Let me give you an example. I spent a good part of last year bemoaning the fact that I’m rubbish at technology. Marketing my books on social media was no fun; I was no good at it; I didn’t understand it. In fact, my computer was beginning to lack confidence in its own abilities at the degrading names I yelled at it. However, at the end of last year, I read:
Matthew 19:26: ‘With God all things are possible.’
I know this scripture well, but this time I found myself absorbing it instead of just letting it sail over my head.
So, after much prayer, I eliminated self-doubt at my lack of skills; I eliminated negative self-talk, and I began to think ‘positively’ regarding technology and trusted God for success. Added to that, as Proverbs tells us the tongue can bring life of death, I began to talk kindly to my computer, and as it was delighted at not being yelled at any more it responded by throwing up relevant web sites to help me on my way.
Now I’m still no genius, but this year, 2023, me and my computer are much happier, we have a better relationship, and I’m well on my way to succeeding where once I failed.
The Senator’s Sons – the last in the Senator series – published October 2022
Just an ordinary copper.
Whenever we lose someone we love, after the initial grief the memories come flooding in. The trouble is, not many of us have actually met the Queen. Perhaps some of us remember her car flashing by as we stood and waved a flag, but I bet you she was looking out of the opposite window at the time. That was my memory of her. But I have another, totally different memory.
My brother Bill, a young policeman at the time told me told me he had spent the entire day guarding the Queen.
‘I’ve heard of some excuses to get out of the washing up, but that’s the stupidest one yet!’ I complained and flung the tea towel at him.
My warning is – be careful who you call stupid, because the following day my brother’s photo appeared in the press – guarding Her Majesty the Queen.
It’s amazing how you can make a story out of the simplest memories, isn’t it?
There’s this wonderful little shoe shop in the market town where I live. The out of the ordinary styles and colours really appeal to me.
I was trying on an unusual pair of sandals yesterday, wriggling my toes to see if they pinched, and walking across the floor and back again to see if they were comfortable. I was staring down at my pink toenails peeping through and planning what summer dresses would go with them – the shoes I mean, not my toenails, when it occurred to me that starting a new writing project is like trying on new shoes. If the plot excites, the characters have colour, the research interests you, well … if the shoe fits – wear it.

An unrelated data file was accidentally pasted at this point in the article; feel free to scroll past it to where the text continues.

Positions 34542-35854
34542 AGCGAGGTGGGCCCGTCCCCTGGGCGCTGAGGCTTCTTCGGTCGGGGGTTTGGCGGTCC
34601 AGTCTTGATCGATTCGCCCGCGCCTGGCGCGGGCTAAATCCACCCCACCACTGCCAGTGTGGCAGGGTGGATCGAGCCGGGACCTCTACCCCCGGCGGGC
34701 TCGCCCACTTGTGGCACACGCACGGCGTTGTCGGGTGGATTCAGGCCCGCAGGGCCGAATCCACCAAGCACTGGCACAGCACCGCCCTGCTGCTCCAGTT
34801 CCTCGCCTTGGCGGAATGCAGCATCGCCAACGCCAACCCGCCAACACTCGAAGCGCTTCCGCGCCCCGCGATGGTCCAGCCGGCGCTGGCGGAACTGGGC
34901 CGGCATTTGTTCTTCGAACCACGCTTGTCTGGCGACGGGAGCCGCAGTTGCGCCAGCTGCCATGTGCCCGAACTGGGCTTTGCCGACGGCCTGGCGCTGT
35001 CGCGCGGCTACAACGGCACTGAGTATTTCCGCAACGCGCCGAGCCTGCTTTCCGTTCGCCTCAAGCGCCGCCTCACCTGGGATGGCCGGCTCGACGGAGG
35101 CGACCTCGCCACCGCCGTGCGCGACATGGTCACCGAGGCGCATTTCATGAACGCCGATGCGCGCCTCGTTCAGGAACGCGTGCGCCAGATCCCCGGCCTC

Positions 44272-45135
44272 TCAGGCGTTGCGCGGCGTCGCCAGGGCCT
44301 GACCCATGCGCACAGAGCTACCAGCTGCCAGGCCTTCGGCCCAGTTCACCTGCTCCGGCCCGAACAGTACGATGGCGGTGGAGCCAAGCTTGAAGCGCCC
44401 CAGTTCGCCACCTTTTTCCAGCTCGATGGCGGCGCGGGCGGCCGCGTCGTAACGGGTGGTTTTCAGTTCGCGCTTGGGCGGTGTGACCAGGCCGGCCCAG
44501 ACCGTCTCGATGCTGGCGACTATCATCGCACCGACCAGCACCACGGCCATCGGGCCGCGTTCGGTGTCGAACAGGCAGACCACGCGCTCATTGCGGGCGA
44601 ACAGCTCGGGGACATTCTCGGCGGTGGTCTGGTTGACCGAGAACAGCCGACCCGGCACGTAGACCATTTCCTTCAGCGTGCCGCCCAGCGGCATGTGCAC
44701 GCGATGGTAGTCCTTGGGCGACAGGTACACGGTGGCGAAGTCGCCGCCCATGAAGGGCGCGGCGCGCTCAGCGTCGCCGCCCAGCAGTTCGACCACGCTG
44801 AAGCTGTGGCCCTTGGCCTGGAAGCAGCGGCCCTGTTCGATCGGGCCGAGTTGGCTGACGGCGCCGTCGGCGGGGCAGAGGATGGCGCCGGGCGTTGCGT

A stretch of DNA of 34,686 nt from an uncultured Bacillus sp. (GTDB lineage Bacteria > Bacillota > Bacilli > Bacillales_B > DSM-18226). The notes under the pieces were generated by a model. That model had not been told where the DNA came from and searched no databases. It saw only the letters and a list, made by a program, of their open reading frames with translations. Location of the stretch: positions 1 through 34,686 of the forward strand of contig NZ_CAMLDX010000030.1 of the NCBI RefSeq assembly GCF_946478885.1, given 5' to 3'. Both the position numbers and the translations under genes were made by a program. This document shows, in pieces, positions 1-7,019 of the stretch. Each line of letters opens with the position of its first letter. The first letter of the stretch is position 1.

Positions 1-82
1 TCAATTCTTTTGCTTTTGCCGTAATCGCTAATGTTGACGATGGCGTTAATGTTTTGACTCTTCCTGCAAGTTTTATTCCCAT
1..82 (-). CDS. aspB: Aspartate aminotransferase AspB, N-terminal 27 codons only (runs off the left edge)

Of course, the reality is they’ll pinch a bit; new shoes always do, but writing is exactly the same – at least marketing is for me. Finding my way around unfamiliar technology and especially starting up my first newsletter; that’s an uncomfortable business. Will anyone sign up? But then not every aspect of writing is comfortable. However, if you’re passionate about writing – get on with it!
So I did… I stuck my credit card in the machine and walked out of that charming little shop with my lovely new shoes – broke – but happy.
I’m busy watching grass grow. No, I’m not bored – just puzzled as to how I’ve managed to get as much grass growing on my pebbled flower beds as on my new lawn. It’s a disaster! Shouldn’t the box have told me not to scatter seeds on a windy day? Or perhaps I should have known that. I was contemplating this during our Jubilee Street party. It was a delight meeting all our new neighbours in this lovely little market town in North Yorkshire and being invited to join so many local events. However, it occurred me that perhaps I shouldn’t say ‘yes’ to everything. Perhaps I should plant myself around things to do with my faith, my writing, my books and my family. Things I can contribute to and need to give time to. After all, I want to make a difference – not be a disaster.
There are many books on the history of the Roman Empire, but this book provides a new perspective. It is set a few years after the crucifixion of Jesus Christ, A Roman Senator, Vivius Marcianus is sent on a secret mission to Jerusalem by the Emperor Tiberius. His assignment – to investigate Pontius Pilate. This well-researched historical thriller weaves together fact and fiction and draws a colourful picture of first century Rome and Jerusalem.
I wrote this book purely because I was curious to find out what was happening in Rome after the crucifixion, and the outcome surprised me. The point is, if you’re curious over something, anything, start exploring, delve into the historical facts. They’re everywhere. My explorations turned into a book, and judging by the sales it has stirred the curiosity of others as well.